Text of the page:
Rethinking I-94 West

When Interstate 94 was constructed in the 1960s it not only cleaved off a large portion of downtown Minneapolis’ Loring Park neighborhood (now Stevens Square), it also took a wide stretch of store frontage at the center of the neighborhood’s six-block-long commercial district on Nicollet Avenue and replaced it with vacant lots and a loud, windswept freeway bridge.

On the west side of the Loring Park neighborhood, I-94 cut through the entire 6-block-long Hennepin-Lyndale corridor, a place of civic importance for the whole city, seriously damaging and degrading the corridor.

Above: Aerial view of the acute-angled intersection of Hennepin and Lyndale Avenues in the 1940s, before construction of I-94. Photo courtesy of the Minnesota Historical Society. Below: Google Earth image of the Hennepin-Lyndale corridor today, after construction of I-94.

Residents, business owners and institutional representatives in Loring Park and surrounding neighborhoods have long expressed an awareness of, and concern about, the damage caused by the freeway. I know this from my 20-plus years doing volunteer community planning work with Citizens for a Loring Park Community, the area’s neighborhood association (my background is in architecture, though I am unlicensed). In my various leadership roles over the years, I have heard ongoing concerns related to I-94—and, again and again over the course of those two decades, I have heard community members share big ideas and big visions for repairing the damage.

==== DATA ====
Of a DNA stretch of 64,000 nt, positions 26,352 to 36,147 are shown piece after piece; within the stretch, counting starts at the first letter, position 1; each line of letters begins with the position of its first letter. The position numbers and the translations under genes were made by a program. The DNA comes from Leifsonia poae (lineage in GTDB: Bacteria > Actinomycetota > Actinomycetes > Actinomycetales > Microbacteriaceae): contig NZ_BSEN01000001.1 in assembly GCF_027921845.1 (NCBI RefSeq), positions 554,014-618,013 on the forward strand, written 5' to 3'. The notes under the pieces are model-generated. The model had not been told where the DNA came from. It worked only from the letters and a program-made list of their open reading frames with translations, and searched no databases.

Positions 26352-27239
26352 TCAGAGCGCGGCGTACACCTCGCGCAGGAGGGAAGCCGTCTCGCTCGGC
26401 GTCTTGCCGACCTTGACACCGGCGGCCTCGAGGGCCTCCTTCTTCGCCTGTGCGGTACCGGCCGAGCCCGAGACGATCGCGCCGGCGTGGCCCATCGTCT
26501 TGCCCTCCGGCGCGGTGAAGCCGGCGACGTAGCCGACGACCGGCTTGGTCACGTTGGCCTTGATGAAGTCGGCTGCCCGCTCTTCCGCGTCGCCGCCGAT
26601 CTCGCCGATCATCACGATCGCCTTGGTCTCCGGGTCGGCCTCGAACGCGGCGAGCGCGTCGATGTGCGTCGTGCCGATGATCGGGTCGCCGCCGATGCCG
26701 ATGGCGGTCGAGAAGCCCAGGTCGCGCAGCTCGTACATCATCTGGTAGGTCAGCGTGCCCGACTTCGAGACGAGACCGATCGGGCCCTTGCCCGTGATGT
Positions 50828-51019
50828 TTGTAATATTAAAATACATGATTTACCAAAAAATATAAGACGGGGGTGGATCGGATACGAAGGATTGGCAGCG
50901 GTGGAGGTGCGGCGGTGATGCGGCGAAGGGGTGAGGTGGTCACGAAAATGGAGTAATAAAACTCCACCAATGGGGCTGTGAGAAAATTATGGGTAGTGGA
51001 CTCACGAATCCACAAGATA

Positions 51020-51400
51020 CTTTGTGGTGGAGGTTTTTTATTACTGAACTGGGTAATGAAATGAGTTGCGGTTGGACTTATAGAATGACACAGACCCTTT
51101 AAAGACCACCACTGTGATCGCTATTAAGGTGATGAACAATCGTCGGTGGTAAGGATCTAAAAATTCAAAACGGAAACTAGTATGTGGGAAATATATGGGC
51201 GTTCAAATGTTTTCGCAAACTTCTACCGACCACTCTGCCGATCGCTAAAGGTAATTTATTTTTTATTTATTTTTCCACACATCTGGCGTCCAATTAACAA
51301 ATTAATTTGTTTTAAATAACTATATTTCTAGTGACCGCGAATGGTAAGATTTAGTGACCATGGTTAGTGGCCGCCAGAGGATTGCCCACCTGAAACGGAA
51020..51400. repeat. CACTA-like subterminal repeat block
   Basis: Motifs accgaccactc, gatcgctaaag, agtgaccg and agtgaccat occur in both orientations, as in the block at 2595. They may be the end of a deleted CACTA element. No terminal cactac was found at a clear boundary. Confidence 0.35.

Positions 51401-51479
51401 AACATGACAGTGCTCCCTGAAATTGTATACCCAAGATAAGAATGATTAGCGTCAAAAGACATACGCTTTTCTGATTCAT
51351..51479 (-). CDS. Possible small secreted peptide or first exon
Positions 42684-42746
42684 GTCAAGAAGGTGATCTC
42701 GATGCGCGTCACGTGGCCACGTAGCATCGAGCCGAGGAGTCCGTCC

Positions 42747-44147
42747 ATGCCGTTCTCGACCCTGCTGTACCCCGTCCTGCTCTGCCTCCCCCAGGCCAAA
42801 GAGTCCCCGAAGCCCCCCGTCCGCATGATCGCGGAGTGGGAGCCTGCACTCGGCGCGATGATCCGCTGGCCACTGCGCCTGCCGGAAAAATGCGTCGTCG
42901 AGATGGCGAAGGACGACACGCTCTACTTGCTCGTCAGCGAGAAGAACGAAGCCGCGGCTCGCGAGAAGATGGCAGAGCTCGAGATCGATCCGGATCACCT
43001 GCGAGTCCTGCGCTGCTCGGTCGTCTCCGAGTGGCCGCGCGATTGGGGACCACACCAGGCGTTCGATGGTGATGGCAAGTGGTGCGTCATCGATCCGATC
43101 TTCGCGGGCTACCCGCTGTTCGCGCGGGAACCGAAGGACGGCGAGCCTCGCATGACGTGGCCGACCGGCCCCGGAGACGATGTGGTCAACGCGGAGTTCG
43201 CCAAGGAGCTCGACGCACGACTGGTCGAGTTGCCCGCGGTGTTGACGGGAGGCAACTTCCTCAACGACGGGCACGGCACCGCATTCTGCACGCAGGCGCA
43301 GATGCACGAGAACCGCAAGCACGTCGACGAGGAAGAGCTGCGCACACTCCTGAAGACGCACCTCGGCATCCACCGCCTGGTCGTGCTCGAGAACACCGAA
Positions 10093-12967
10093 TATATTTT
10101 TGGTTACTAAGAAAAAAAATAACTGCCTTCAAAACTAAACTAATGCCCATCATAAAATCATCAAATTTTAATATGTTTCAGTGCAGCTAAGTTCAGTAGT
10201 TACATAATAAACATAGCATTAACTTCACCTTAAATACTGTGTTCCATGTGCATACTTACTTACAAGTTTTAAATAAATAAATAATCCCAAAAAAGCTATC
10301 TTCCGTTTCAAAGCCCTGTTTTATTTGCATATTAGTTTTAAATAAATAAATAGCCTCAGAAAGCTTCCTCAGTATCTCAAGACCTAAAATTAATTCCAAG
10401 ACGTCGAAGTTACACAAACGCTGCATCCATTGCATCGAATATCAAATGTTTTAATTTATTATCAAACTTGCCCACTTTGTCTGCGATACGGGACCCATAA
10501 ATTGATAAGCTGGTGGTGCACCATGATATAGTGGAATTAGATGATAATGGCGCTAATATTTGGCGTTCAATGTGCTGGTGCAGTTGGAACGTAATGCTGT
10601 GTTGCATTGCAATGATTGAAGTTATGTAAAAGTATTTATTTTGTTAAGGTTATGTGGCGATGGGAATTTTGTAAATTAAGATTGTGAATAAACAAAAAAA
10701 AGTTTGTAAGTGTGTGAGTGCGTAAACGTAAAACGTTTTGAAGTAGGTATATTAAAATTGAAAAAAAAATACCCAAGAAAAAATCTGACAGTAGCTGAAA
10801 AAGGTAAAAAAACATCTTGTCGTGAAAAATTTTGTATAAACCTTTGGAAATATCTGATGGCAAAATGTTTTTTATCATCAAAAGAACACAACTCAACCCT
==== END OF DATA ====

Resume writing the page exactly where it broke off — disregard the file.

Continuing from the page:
Community organizations are sometimes denigrated as being unrepresentative of renters, people of color and others. But they can be the source of solid, achievable near- and longer-term projects that benefit the whole community. They should also provide a forum for more transformative visions of the future—ideas with no clear path toward achievement. These ideas that test our assumptions about what is realistic can help us change and grow.